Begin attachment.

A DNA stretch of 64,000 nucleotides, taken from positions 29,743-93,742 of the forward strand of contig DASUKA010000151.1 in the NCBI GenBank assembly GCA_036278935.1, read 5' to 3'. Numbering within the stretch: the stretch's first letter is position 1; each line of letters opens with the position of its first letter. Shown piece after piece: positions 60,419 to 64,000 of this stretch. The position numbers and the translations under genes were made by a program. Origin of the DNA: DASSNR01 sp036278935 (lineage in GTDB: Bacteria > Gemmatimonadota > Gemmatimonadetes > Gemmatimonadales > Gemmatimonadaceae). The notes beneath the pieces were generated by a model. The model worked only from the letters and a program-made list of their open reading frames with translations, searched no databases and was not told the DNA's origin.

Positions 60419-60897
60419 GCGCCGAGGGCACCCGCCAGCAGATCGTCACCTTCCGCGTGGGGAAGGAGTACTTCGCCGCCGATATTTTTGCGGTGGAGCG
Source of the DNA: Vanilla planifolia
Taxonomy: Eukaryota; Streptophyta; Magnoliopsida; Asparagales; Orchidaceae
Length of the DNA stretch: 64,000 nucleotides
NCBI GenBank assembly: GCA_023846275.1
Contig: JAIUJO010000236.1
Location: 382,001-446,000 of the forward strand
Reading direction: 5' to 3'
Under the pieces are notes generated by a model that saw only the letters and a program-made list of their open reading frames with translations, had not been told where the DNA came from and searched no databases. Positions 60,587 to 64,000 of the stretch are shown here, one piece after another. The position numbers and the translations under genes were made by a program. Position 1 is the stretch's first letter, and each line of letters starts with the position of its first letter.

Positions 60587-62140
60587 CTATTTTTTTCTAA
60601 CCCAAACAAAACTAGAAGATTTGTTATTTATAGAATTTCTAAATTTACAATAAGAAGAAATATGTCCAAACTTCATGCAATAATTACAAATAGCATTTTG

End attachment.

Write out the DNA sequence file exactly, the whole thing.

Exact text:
A DNA stretch of 64,000 nucleotides, taken from positions 29,743-93,742 of the forward strand of contig DASUKA010000151.1 in the NCBI GenBank assembly GCA_036278935.1, read 5' to 3'. Numbering within the stretch: the stretch's first letter is position 1; each line of letters opens with the position of its first letter. Shown piece after piece: positions 60,419 to 64,000 of this stretch. The position numbers and the translations under genes were made by a program. Origin of the DNA: DASSNR01 sp036278935 (lineage in GTDB: Bacteria > Gemmatimonadota > Gemmatimonadetes > Gemmatimonadales > Gemmatimonadaceae). The notes beneath the pieces were generated by a model. The model worked only from the letters and a program-made list of their open reading frames with translations, searched no databases and was not told the DNA's origin.

Positions 60419-60897
60419 GCGCCGAGGGCACCCGCCAGCAGATCGTCACCTTCCGCGTGGGGAAGGAGTACTTCGCCGCCGATATTTTTGCGGTGGAGCG
Source of the DNA: Vanilla planifolia
Taxonomy: Eukaryota; Streptophyta; Magnoliopsida; Asparagales; Orchidaceae
Length of the DNA stretch: 64,000 nucleotides
NCBI GenBank assembly: GCA_023846275.1
Contig: JAIUJO010000236.1
Location: 382,001-446,000 of the forward strand
Reading direction: 5' to 3'
Under the pieces are notes generated by a model that saw only the letters and a program-made list of their open reading frames with translations, had not been told where the DNA came from and searched no databases. Positions 60,587 to 64,000 of the stretch are shown here, one piece after another. The position numbers and the translations under genes were made by a program. Position 1 is the stretch's first letter, and each line of letters starts with the position of its first letter.

Positions 60587-62140
60587 CTATTTTTTTCTAA
60601 CCCAAACAAAACTAGAAGATTTGTTATTTATAGAATTTCTAAATTTACAATAAGAAGAAATATGTCCAAACTTCATGCAATAATTACAAATAGCATTTTG